A woman washes the blood stain left on the sidewalk after a man was shot 3 times at close range by an unknown individual.
A couple of days before the anniversary fo the gangs truce, Salvadorans still feel unease about the issue. Living a different reality to what the truce voices. One issue still unaddressed but vital to the well being of the country is the extortions. Gangs continue to be the main authors of this type of crime.
It is another typical hot and rather humid day in the seacoast city of Sonsonate, the paradoxical scenery of a public school next a prison dismaying, while few students walk by the prison entrance without any regard of the penitentiary and the dangers this could fetch. An elderly man enjoys a snow cone to cool of, while inside the jailhouse which was built in the 50’s, leaders of the two major gangs Barrio 18 and Mara Salvatrucha (MS) which operate in the city prepared to welcome the press in order to speak about the truce and announcing that Sosonate, a city that had been at he top on the list with the most homicides per year, will now be a “sanctuary city” free on gang related violence.
-“Sonsonate will be the most peaceful place in El Salvador” -Roberto Aquino Mayor of Sonsonate
A school boy holds a paper banner with the slogan “SANTA TECLA FREE OF VIOLENCE” at the public event, in the community of El Pino a Mara Salvatrucha (MS) strong hold, where Santa Tecla was declared a “sanctuary city” free of gang related violence.
El Salvador was labeled as on of the most violent countries in the western hemisphere. This stigma was relinquished in March of last year, when the unexpected news of a truce between the two major gangs (or Maras as they are known in El Salvador) Mara Salvatrucha (MS) and Barrio 18 was announced. This peace accord came from the dialogue started by Archbishop Fabio Colindres of the Military Archdiocese together with former guerrilla commander Raul Mijango acting as mediators between the government and gang leaders whom were serving long jail sentences in a maximum security prison known as Zacatras. The two gangs or “MARAS” had agreed to lessen their crime activity, especially homicides which have been one of the foremost accomplishments of the truce, reducing them by 60%, having only 6 homicides per day compare to 14 before the pact. Later in the process La Maquina, Mao-Mao and La Mirada Locos three gangs originated in the country decided to be part of this process. Although the truce has give a break from the bloodshed on the streets, there’s still consternation about the treaty because gangs continue be involved in rapes, dealing narcotics, thefts, human trafficking and extortions. Most of the murders happening during the truce period are believed to be gang related, some due to non-payment of extortions, random killings of students and others for not complying with the gang leaders orders about the truce. Another factor is that since March the cases of missing persons have increased and more mass graves have been discovered with bodies of murder victims that were caused by gangs. Salvadoran society has been living for almost two decades under the daily fear of being murdered, extorted or robed by gangs, This has had deep psychological impact on the people and it will take time to overcome this trauma.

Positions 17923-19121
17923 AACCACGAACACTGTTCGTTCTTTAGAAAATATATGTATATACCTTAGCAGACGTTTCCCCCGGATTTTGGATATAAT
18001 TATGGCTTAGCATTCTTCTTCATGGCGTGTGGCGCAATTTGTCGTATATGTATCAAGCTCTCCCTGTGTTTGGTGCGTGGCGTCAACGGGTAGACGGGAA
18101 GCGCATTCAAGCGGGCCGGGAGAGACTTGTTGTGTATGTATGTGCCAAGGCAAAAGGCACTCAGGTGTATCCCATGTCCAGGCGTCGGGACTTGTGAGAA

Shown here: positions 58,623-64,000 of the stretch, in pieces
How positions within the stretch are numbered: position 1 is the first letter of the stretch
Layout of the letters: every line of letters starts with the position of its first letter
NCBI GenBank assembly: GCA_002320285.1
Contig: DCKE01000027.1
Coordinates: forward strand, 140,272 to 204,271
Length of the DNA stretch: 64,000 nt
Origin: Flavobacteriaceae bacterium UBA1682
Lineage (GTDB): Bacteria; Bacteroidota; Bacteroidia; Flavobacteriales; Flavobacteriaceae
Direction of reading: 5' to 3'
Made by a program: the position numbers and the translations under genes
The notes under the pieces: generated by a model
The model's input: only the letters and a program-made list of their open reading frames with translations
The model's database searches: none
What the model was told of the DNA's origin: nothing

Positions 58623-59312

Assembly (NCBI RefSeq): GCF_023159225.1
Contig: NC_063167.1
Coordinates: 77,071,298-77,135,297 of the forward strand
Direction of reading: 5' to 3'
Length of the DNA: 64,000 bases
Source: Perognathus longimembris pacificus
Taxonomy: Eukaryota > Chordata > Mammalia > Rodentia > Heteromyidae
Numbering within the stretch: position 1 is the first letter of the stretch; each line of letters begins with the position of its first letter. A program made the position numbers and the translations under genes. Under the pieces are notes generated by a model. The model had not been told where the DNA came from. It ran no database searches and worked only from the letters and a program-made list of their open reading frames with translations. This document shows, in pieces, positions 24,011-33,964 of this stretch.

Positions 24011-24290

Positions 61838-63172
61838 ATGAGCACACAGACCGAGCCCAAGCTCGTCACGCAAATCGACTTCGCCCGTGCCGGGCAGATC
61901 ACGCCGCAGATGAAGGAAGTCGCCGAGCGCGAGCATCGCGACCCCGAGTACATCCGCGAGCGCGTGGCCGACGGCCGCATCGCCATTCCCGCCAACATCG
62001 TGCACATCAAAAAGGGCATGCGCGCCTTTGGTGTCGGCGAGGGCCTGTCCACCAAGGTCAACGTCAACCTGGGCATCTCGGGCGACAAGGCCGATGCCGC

As the anniversary of the truce between gangs approaches Salvadorans still feel unease about this process due to the lack of transparency. Not being clear on what kind of agreements were pact between the government and gangs. The truce continues and the country is mourning less but the future of it continues to be ambiguous.
Archbishop Fabio Colindres (L) speaks with Hugo Ernesto Márquez Montoya, alias “El Trece” (R) member of the Mara Salvatrucha-MS gang after a religious service held at the Ciudad Barrios prison which only houses members of the Mara Salvatrucha (MS) gang.